Everything you need to know about Seabin

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Exciting news… Seabin, a new tool being developed to combat plastic pollution in our oceans, has reached – and exceeded – its crowd-funding target of $230,000. Pete Ceglinski and Andrew Turton, the guys behind the project, have been asked quite a few questions about it, and we’ve had quite a few here on the Diveplanit blog too, so for everyone who’s asked us questions about production, power, marine life and plastic waste, here are some answers from the innovators themselves…

There has been a lot of questions regarding Seabin lately, about cost and who’s going to maintain the Seabins and also the effect of sea life. So we just wanted to answer these questions as best we can for our followers.

Who will be paying for the Seabins?

Marinas, ports and yacht clubs will be buying, maintaining and paying the running cost of each Seabin. These marinas, ports and yacht clubs are the ones providing us with less ocean plastics to swim in. The cost of a Seabin may seem high to some, but for the service they will provide to the marinas, ports and yacht clubs it is an affordable investment and the benefits for all of us, including marine life is substantial.

Where will the Seabins be produced?

Our aim is to be as sustainable and responsible as we can in the production of Seabins. They will be not be made in China, mass produced and then shipped all over the world just to obtain a cheaper price. Instead, we aim to have Seabins produced on a variety of continents to help boost local economies and reduce shipping costs – which in turn reduces the price and reduces their carbon footprint. The price of being more responsible and more sustainable is higher than the price of a mass produced product made in China but we are okay with that. The marinas who will install and operate the Seabins are okay with that also and the local businesses who will help produce Seabins are okay with that.

Seabin Andrew Turton and Pete Ceglinski

How will Seabins be powered?

The power for the water pumps at the moment is electric. We aim to develop this detail as best we can, to use the least power possible to help clean the ocean plastics out of our harbours. We are looking at alternative power sources, options of buying solar credits etc. In the end, it will come down to the marinas, ports and yacht clubs, who will make the decision on how to best power the water pump for the Seabins. Solar power may not be an option for some marinas whereas wind energy may be. Or maybe some local governments may choose to turn off their public water feature fountains in order to run Seabins that collect Ocean plastics from their waterways. There are a lot of ways to run a Seabin more sustainably and we are up for the challenge of this.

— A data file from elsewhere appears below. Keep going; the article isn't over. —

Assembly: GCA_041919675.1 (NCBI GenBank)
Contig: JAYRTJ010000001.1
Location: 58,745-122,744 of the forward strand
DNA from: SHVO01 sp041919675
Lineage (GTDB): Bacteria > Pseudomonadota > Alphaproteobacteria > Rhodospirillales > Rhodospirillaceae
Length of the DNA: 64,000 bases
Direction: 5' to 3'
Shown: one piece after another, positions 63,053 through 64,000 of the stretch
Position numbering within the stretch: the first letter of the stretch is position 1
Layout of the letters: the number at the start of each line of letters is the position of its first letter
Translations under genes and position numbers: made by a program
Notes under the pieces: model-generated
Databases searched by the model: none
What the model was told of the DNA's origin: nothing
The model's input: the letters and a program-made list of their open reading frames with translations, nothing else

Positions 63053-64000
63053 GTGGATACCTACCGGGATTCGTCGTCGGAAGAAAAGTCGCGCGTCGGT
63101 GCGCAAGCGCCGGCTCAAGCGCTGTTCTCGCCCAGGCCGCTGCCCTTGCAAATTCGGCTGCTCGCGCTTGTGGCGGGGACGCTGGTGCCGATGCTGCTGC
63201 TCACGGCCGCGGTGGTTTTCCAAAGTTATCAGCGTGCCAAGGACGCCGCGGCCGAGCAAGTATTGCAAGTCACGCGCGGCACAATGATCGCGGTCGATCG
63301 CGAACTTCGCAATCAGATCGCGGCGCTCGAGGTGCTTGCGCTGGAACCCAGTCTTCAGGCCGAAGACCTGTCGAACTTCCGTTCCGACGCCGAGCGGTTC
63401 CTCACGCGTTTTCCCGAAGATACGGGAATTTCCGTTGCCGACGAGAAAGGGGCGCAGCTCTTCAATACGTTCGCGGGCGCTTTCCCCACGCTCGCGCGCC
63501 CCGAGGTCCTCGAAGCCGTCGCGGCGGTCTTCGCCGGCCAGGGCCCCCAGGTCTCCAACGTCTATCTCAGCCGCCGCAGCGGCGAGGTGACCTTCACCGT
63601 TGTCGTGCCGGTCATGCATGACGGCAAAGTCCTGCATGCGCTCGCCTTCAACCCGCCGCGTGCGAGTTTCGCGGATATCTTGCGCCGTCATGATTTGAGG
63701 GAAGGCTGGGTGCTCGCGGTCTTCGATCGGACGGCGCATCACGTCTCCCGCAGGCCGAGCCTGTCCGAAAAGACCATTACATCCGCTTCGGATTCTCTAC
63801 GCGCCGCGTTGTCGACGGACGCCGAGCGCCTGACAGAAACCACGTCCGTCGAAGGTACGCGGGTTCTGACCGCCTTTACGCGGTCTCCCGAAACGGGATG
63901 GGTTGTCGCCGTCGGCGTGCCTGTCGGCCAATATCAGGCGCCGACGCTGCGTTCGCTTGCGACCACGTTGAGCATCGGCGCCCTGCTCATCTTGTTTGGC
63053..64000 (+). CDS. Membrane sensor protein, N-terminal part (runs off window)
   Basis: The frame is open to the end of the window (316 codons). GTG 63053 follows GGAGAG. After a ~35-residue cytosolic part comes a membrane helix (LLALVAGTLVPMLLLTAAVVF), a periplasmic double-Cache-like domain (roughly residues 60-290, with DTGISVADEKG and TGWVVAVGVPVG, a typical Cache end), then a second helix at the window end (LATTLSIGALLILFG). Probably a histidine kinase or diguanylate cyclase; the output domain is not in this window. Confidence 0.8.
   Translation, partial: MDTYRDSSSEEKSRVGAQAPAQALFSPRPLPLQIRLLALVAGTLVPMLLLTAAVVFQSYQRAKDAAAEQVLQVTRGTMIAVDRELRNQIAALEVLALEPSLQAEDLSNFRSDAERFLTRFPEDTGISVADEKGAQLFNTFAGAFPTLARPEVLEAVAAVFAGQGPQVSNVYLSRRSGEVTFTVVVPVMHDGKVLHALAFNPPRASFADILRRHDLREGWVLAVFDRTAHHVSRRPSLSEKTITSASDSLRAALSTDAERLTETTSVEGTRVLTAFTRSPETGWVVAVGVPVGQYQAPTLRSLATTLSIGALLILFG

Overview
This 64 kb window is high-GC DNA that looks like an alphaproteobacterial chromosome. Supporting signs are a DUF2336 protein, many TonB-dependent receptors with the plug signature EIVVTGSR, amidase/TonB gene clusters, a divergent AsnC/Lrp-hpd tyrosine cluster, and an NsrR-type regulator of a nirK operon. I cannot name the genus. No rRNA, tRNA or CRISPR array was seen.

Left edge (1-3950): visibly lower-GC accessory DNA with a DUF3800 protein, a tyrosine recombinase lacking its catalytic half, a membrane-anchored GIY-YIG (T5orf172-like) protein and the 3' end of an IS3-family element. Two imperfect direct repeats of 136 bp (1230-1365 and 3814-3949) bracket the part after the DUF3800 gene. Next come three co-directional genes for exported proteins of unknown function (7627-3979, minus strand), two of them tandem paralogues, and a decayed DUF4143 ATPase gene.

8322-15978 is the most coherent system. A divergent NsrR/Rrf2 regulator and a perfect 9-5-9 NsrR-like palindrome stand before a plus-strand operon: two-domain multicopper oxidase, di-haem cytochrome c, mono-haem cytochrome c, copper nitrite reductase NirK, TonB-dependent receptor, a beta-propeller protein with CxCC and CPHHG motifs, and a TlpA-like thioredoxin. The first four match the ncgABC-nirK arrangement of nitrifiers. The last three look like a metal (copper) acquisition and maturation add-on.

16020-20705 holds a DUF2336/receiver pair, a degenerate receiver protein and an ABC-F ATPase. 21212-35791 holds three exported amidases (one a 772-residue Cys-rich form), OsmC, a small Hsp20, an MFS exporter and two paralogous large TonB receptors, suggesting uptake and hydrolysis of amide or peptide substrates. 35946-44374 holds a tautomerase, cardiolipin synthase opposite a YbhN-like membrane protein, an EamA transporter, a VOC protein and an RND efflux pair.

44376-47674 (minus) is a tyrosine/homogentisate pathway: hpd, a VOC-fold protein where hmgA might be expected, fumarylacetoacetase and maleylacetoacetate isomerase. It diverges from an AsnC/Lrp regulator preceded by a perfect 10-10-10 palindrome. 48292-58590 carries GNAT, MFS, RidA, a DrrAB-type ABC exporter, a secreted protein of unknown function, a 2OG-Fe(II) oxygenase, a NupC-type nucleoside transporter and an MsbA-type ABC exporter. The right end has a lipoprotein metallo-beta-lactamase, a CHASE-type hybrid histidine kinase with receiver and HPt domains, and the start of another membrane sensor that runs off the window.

Will marine life get trapped in Seabins?

It is possible for sea life to become trapped in the Seabins . However in four years of testing Seabin, we haven’t caught anything. They simply stay away from the surface and the current the Seabins produce, much like fish stay away from the water pump in a home aquarium. If a fish or marine animal makes its way into the Seabin then it will be caught by the natural fibre catch bag which is submersed in water and then simply thrown back into the water when the catch bag is changed by the marina worker.

We are talking with scientists to incorporate fish deterrent technology into the Seabin now and also have a marine biologist to study the effect on microscopic sea life. The initial response is positive as it’s microscopic and the location of the Seabins, in the most polluted areas of marinas, does not yield a high concentration of sea life. The marine biologist is excited to start collecting the data as this is a very new technology.

Seabin 2016 vision

Thank-you!

Thank you again to every single person who viewed our video (over 80 million of you) every single person who shared and liked our page or posts, every single person who donated and to all the amazing people who sent us messages of support during the campaign.

It meant a lot to us, it hasn’t been easy. We are two normal guys who quit their day jobs to try and make a dream turn into a reality and with everyone’s support its really happening! If everyone can share this around, that would be amazing.

Thanks everyone. Andy & Pete

For more info, visit: seabinproject.com or get in touch via Facebook and Twitter.